The defendant, however, might be guilty of negligence in failing to warn tire plaintiff of the danger, as alleged in the declaration. If the plaintiff had, or by the exercise of reasonable care on his part would have had, knowledge of the situation of the posts and the danger, the defendant would not be liable for a failure to warn and instruct him against such danger, (Herdman-Harrison Milling Co. v. Spehr, 145 *128Ill. 329,) but if the danger which was known to the defendant was unknown to the plaintiff and would not be ascertained by him in the exercise of ordinary care and prudence, it became the duty of the defendant to give warning, and for a failure to do so it would be liable. (Chicago and Alton Railroad Co. v. Kerr, 148 Ill. 605.) If the danger was unknown to the plaintiff and was not obvious to one exercising ordinary care there might be a liability. On these questions the evidence was contradictory. Plaintiff testified to the condition of the weather, the smoke and the noise, and said that when about thirty feet away from the first post he attempted to climb on the side of the car to reach the brake in the center of the car, which it would be necessary for him to set; that'he was swinging around to the rear of the car to get to the brake when he was struck by the post; that he did not know the post was there, and that he was never notified or warned by any one of the proximity of the posts to the track. On the part of the defendant there was testimony that the conductor cautioned the plaintiff to be careful about running through the chute; that it was dangerous and he was liable to get hurt, and not to ride on the side of the cars while working around the chute. The top foreman at the mine testified that tire plaintiff was between the posts, which were only seven feet apart, and was not thirty feet from the first post, as he had testified; that plaintiff started to climb on a passing car when the witness caught hold of him and told him not to do that or he would get hurt; that he told the plaintiff to let the cars go by and they would not hurt anything, but that just as the witness turned around plaintiff caught the step of the third cdr between the posts and just stepped on when he was knocked off. This witness was contradicted by the plaintiff, who was called in rebuttal and testified that he did not see the witness; that the witness did not have him by the arm, arid that no one spoke to him or said anything to him or caught him by the clothes. If the plaintiff was guilty of contributory negligence he could not *129recover, but his own testimony tended to prove, not only that he was ignorant of the situation of the posts, but that the circumstances were such that the court could not say, as a matter of law,- that he was guilty of negligence in not learning of their position and the danger. . It is also the settled rule that the plaintiff could not recover for injuries caused by dangers and defects of which he had knowledge or was chargeable with knowledge, on the ground that he assumed the risk of all such dangers of the service. - If he did not know of the situation of the posts and the danger incident thereto, and was not chargeable with such knowledge, and the danger was not ordinarily incident to the service, he did not assume the risk under his contract of employment. In view of his testimony the court did not err in refusing to direct a verdict for the defendant.

The next point raised is, that the trial court erred in refusing to permit ,the defendant to prove that the coal chute, and side-tracks under it, had existed in the same condition and had been in daily, continual use for five or six years, and that no injury had ever occurred therefrom. Where the question of notice of a dangerous defect is involved, evidence of prior similar accidents has been deemed competent on that question, (City of Chicago v. Powers, 42 Ill. 169,) and perhaps it has been intimated that such evidence tends' to show that a place is dangerous, on the ground that the danger or safety of a construction is proved by, experience1 in the use of it. If that were true it would be too plain for argument that .the rule would work both ways, and if evidence of previous accidents is admissible to show the dangerous character of a place, evidence that no accident had occurred must be admissible on the other side to show that it is not dangerous. In either case the fact that an injury had or had not occurred would involve an inquiry into all the circumstances and the investigation of collateral questions. The legitimate purpose of such evidence is to show notice, and in Hodges v. Bearse, 129 Ill. 87, it was held not competent to prove *130that no accident had happened in the use of an elevator during the four and one-half years it had been in use, because such evidence would only tend to distract the attention of the jury by a multitude of collateral issues. There was no error in excluding the offered evidence.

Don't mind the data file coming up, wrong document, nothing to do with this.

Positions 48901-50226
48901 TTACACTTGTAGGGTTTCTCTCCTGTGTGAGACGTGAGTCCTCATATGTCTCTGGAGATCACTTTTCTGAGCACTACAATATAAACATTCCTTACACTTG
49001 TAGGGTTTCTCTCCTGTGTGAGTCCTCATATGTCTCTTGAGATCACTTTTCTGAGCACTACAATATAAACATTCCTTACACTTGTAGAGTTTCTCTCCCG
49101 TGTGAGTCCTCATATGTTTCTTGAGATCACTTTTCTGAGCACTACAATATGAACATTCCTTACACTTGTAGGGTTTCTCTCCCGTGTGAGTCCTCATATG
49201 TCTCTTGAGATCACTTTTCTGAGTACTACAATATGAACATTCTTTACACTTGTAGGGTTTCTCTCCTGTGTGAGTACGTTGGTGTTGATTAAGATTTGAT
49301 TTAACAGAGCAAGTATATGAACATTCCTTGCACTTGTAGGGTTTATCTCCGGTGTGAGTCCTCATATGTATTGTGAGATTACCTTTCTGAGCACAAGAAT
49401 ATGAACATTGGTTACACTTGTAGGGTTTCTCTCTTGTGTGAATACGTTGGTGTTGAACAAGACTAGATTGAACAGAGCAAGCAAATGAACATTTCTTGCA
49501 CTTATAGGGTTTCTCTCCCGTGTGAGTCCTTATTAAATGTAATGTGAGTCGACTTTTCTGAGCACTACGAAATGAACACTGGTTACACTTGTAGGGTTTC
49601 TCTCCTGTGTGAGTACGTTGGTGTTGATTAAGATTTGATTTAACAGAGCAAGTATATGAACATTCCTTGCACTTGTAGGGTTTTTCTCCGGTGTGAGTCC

It is urged that the court erred in giving and refusing instructions. The first instruction given for the plaintiff was argumentative and was evidently founded on a statement made in an opinion discussing a question of fact. It stated “that the law does not require that a brakeman on a freight train should know all the defects of construction and obstruction that may be along the line of the railroad, and that he should neglect the performance of his duties as a brakeman to be on the lookout for such obstructions and defects which may be dangerous.” While a brakeman is not bound, as a matter of law, to know of all obstructions or defects or to neglect his duty to be on the lookout for them, he is bound to use ordinary care to observe his surroundings and avoid danger, and the instruction ignored all questions of that kind. The jury, however, were fully instructed, at the request of the defendant,'on that subject. They could not have failed to understand from the instructions which were given, that the plaintiff was bound to exercise reasonable care for his own safety, and if he knew, or by the exercise of ordinary care could have known, that the posts were too near the side of the car to enable him to climb upon the side with safety, and he attempted to do so, he could not recover. We do not think the jury could have been misled by the first instruction. The other instructions complained of were not improper, and there was no error in refusing or modifying instructions asked by the defendant.

We find no error in the record calling for a reversal of the judgment of the Appellate Court, and accordingly it is affirmed.

Judgment affirmed.